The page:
Alex S. Vitale is Professor of Sociology and Coordinator of the Policing and Social Justice Project at Brooklyn College and a Visiting Professor at London Southbank University. He has spent the last 25 years writing about policing and consults both police departments and human rights organizations internationally. He also serves on the New York State Advisory Committee of the U.S. Commission on Civil Rights. He is also the author of “City of Disorder: How the Quality of Life Campaign Transformed New York Politics.”
Vitale’s academic writings on policing have appeared in Policing and Society, Police Practice and Research, Mobilization, and Contemporary Sociology. His writings also frequently appear in the New York Times, New York Daily News, The Nation, Vice News, Jacobin, and USA Today. He has also advised Bernie Sanders’ 2020 campaign concerning the candidate’s Justice and Safety for All proposal.
He is a friend of Franklin Bynum and is active in the close Rykers Island and the End Gang Database campaigns.
Married to Elizabeth Palley.
Communist Party visit
OAKLAND, Calif.—Alex Vitale, sociology professor at Brooklyn College, will be featured here on Saturday, Nov. 16, from 5-7 p.m., in The End of Policing, an evening of conversation with local activists on abolition of policing.
In his recent work, “The End of Policing,” Vitale gives a scathing critique of police reformism and presents realistic alternatives to policing, such as restorative justice and harm reduction programs implemented in various departments around the world. The book attempts to spark a public discourse by telling the racist and anti-labor origins of modern policing as a tool of social control, in which police authority is inconsistent with community empowerment, social justice, and public safety.
Vitale says, “The origins and function of the police are intimately tied to the management of inequalities of race and class. The suppression of workers and the tight surveillance and micromanagement of black and brown lives have always been at the center of policing. Any police reform strategy that does not address this reality is doomed to fail.”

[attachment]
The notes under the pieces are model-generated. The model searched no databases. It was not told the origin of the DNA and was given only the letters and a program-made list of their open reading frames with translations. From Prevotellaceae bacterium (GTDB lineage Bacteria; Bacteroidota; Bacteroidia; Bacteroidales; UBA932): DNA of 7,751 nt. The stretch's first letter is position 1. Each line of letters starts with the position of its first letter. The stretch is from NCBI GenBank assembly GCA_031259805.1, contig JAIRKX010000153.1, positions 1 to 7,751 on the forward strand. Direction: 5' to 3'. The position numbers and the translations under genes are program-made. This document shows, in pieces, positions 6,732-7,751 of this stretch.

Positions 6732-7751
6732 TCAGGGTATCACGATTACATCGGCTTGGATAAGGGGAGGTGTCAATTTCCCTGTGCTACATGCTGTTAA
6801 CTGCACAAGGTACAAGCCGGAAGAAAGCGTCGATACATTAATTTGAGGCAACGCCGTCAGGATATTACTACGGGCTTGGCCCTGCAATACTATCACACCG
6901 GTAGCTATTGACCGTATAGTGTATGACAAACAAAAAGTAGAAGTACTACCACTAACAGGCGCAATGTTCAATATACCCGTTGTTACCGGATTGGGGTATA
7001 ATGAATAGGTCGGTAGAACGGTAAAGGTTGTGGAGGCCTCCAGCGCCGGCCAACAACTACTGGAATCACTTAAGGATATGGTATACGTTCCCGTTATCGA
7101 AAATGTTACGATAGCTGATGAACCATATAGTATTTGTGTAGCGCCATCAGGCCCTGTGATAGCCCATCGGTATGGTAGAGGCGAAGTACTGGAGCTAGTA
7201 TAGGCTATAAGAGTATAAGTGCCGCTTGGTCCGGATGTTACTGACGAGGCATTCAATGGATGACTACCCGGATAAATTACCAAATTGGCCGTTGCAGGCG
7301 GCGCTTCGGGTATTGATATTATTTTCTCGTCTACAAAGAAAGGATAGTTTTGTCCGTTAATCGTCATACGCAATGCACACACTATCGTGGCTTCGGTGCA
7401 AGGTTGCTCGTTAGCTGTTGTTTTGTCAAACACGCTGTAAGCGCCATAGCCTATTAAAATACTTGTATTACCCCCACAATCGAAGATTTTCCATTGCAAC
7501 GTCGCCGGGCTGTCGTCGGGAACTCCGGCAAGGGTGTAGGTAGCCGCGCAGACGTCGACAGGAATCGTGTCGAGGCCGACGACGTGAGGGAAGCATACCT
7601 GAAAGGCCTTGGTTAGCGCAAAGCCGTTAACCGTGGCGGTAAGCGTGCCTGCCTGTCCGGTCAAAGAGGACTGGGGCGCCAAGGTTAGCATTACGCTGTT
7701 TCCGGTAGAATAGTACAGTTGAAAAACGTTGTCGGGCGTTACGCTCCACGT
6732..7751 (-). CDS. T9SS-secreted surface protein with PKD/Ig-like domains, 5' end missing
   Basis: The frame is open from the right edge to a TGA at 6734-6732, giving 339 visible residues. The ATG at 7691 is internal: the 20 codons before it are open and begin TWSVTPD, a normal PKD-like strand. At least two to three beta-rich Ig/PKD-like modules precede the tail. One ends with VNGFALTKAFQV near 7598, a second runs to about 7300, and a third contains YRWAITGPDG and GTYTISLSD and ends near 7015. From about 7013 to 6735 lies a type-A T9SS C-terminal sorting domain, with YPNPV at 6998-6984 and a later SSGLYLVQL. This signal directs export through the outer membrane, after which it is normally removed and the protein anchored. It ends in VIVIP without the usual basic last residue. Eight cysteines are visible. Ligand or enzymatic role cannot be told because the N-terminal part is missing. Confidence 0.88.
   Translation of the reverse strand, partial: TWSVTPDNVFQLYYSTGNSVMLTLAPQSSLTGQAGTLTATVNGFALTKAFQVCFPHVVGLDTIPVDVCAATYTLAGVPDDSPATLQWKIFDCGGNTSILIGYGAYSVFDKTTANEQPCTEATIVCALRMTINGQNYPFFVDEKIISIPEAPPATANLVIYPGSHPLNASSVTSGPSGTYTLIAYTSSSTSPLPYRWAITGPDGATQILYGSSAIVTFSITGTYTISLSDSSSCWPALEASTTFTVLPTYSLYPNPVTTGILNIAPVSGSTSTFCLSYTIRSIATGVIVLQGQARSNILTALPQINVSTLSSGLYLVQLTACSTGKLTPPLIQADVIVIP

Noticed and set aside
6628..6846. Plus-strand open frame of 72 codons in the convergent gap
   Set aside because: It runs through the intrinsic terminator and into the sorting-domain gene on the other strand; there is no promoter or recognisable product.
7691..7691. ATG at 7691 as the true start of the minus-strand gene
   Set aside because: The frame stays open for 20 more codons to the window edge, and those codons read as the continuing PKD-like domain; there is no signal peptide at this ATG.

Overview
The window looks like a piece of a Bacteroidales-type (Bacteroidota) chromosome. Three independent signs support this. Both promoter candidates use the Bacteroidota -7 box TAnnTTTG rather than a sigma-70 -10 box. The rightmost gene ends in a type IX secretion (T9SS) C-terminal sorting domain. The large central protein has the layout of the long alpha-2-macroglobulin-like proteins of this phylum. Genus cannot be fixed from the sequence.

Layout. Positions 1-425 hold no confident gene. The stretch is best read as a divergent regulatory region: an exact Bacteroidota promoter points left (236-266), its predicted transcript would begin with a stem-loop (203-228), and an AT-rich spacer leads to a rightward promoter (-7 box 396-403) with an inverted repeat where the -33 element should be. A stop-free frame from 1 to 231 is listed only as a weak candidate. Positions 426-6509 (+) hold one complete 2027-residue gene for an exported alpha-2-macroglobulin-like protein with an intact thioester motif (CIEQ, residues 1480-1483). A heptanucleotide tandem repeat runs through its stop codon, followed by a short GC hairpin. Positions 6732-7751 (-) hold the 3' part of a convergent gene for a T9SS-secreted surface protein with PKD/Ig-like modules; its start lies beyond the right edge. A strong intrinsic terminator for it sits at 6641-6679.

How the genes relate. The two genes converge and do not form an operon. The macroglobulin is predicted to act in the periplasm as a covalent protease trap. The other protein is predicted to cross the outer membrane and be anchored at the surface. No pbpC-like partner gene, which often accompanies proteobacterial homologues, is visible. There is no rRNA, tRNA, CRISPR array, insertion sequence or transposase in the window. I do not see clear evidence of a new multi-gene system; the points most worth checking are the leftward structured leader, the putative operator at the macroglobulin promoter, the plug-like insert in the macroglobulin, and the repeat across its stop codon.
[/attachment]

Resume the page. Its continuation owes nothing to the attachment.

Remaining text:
An example is the reformist idea of “community policing,” which focuses on police accountability, diversity, training, and community relations which so far do not produce positive results, either alone or in combination. “The problem,” Vitale says, “is not police training, police diversity, or police methods. The problem is the dramatic and unprecedented expansion and intensity of policing in the last 40 years, a fundamental shift in the role of police in society. The problem is policing itself.”
Vitale’s work touches on the War on Drugs, political repression of communists during the McCarthy era, militarization of policing, policing in schools, criminalization of sex work and more.
These ideas around police abolition are not necessarily new. Vitale follows the tradition of fellow intellectuals and activists such as Michelle Alexander (“The New Jim Crow”) and Angela Davis (“Are Prisons Obsolete?”), who have highlighted work about mass incarceration and racism in the United States.
Houston anti-policing event
Alex Vitale January 11 2019·
"The end of policing: putting abolition into practice" - a conversation with Alex Vitale.
Alex Vitale copied these people into the Facebook post:
I'll be speaking in Houston on the 31st. — with Susan Eda, Barbara Scott, Amber Stafford-Maat, Ben Contreras, Robert Werth, Paul Swen, Rebecca Hlavinka, Juan Mangini, Charles W. Vallhonrat, Tomas Rodriguez, Jr. and Vince Santos.
Alex Vitale is a member of New York Democratic Socialists of America.
Alex Vitale was previously a member of Houston Democratic Socialists of America.
Alex Vitale March 10, 2016 ·
Alex Vitale June 7, 2013 ·
Alex Vitale April 25, 2013 ·
Korean delegation @ B.C. to discuss protest policing.
Alex Vitale February 23, 2011 ·